The dispute dates back to April. Ha said the parks department approved a permit allowing the truck to operate and told her she could stay there all summer, but required her to have several million dollars more in insurance coverage than would typically be required of a food truck. Ha purchased the extra insurance.
She also paid the city for the month of May and scheduled payments at the beginning of each month moving forward. She was given the electrical key to the park.
The shave ice truck drew large crowds, upwards of 500 customers a day, Ha said. She advertised the Stewart Park weekend location and posted items on social media to grow her customer base. Ha said she turned down several events because she wanted to focus on the growing business at Stewart Park.
That all changed on May 26, when Ha received an email from Kris Ammerman, former parks and recreation manager for the City of Roseburg. He wrote that city officials realized they had made a mistake in approving the shave ice truck at the park and that allowing a vendor there outside of a special event, such as Music on the Half Shell, is in violation of city zoning laws.
“In light of this new information, we will not be able to allow you to continue using Stewart Park as a business location unless you are part of a special event,” Ammerman wrote. “I apologize for this oversight.”
Ha wrote Ammerman back the next day. She said the reversal threw her “for a loop” and would have “a tremendous impact” on her business. Ha also said the shave ice truck was very popular at the park and asked Ammerman if there wasn’t some way she could be allowed to stay there.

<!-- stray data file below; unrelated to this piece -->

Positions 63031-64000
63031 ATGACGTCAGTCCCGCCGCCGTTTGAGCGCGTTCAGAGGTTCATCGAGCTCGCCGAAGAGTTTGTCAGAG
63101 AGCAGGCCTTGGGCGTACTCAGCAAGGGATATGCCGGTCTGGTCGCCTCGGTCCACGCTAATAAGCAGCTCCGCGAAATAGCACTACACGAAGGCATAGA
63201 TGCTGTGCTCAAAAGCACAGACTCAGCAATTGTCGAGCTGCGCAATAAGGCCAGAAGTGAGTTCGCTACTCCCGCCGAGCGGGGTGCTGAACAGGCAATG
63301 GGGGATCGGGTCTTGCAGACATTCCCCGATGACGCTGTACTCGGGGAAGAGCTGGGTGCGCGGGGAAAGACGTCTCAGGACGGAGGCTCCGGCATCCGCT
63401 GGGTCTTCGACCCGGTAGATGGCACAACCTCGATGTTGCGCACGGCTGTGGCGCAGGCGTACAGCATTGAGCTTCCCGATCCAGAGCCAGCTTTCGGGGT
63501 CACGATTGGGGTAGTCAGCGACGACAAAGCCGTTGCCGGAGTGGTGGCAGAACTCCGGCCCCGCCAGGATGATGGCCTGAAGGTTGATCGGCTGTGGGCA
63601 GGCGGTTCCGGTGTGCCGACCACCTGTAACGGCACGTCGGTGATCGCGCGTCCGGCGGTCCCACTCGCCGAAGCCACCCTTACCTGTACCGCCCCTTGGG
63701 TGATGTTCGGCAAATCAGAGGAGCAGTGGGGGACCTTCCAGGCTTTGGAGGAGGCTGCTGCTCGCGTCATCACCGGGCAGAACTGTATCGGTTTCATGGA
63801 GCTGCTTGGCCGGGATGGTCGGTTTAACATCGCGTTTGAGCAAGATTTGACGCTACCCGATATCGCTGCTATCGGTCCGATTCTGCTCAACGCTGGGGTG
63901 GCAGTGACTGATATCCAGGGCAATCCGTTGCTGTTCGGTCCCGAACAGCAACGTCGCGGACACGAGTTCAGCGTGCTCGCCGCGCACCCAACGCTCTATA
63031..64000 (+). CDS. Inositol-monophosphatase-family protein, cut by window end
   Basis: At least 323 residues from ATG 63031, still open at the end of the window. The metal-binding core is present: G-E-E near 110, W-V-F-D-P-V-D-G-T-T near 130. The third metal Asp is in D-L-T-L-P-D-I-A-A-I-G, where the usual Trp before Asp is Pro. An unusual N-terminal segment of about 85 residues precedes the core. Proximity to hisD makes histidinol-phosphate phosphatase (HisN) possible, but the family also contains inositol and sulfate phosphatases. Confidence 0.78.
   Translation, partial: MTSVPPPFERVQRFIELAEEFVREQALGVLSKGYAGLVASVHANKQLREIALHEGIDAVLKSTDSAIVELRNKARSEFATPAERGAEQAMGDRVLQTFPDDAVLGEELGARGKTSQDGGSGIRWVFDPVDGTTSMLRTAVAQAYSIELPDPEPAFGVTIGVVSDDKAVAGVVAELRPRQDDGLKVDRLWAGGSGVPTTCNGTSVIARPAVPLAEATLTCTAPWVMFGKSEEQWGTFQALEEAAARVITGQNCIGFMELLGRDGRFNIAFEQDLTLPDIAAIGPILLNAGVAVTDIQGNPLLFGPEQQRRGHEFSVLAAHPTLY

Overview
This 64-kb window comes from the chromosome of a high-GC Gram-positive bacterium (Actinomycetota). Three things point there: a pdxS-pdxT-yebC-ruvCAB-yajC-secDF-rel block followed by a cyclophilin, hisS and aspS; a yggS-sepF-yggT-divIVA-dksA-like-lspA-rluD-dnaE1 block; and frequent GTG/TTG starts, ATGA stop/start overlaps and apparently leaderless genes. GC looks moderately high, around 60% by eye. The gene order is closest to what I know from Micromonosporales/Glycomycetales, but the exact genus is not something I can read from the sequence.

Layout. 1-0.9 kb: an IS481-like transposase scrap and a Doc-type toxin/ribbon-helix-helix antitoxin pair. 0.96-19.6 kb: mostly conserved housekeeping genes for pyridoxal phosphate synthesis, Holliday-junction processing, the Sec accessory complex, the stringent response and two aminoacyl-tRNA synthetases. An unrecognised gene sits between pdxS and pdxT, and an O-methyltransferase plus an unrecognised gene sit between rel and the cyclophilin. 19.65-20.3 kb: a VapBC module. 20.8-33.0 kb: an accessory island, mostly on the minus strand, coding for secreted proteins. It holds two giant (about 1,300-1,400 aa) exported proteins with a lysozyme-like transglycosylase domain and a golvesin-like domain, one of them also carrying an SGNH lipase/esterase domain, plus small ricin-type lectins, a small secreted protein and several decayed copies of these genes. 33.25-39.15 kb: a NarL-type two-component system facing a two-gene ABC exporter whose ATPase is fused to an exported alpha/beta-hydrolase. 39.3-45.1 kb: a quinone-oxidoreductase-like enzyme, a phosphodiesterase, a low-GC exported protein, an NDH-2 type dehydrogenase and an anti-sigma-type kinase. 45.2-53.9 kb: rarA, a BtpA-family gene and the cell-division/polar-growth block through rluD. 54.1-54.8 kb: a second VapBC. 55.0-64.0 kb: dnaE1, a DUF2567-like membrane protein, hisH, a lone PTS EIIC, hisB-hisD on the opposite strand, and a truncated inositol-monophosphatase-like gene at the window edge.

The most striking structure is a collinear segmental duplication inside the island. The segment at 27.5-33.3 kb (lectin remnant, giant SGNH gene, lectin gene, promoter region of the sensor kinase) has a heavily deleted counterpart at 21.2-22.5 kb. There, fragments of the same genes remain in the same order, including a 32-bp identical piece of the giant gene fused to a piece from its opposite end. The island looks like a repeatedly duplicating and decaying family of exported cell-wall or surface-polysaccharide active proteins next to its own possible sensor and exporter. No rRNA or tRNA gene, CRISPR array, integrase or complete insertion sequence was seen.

“I appreciate your apology for the oversight in allowance but this will impact our business greatly,” Ha wrote. “My hope is that we can work together to come up with some alternative options or permits to be allowed at the park on the weekends.”
Ammerman wrote Ha back the same day, again apologizing for the mistake the city made.
“My initial decision was made without all of the information. Once all of the information was presented to me, I realized I made a mistake and that I had to correct course,” he wrote. “I consulted with city leadership and they confirmed that I had to rescind my decision to be in compliance. We cannot knowingly violate our own ordinances. I apologize again for the impact this will have on your business.”
Ha wrote back Ammerman one last time, asking again for the city to reconsider.
“Can you please let me know if the city is going to make any good faith effort to work with us or if the short notice and apology is the final decision from the City?” she wrote. “If the decision is final, then I will turn in the park electrical key Monday. “
Ha said she never got a response to that letter. She turned in the key.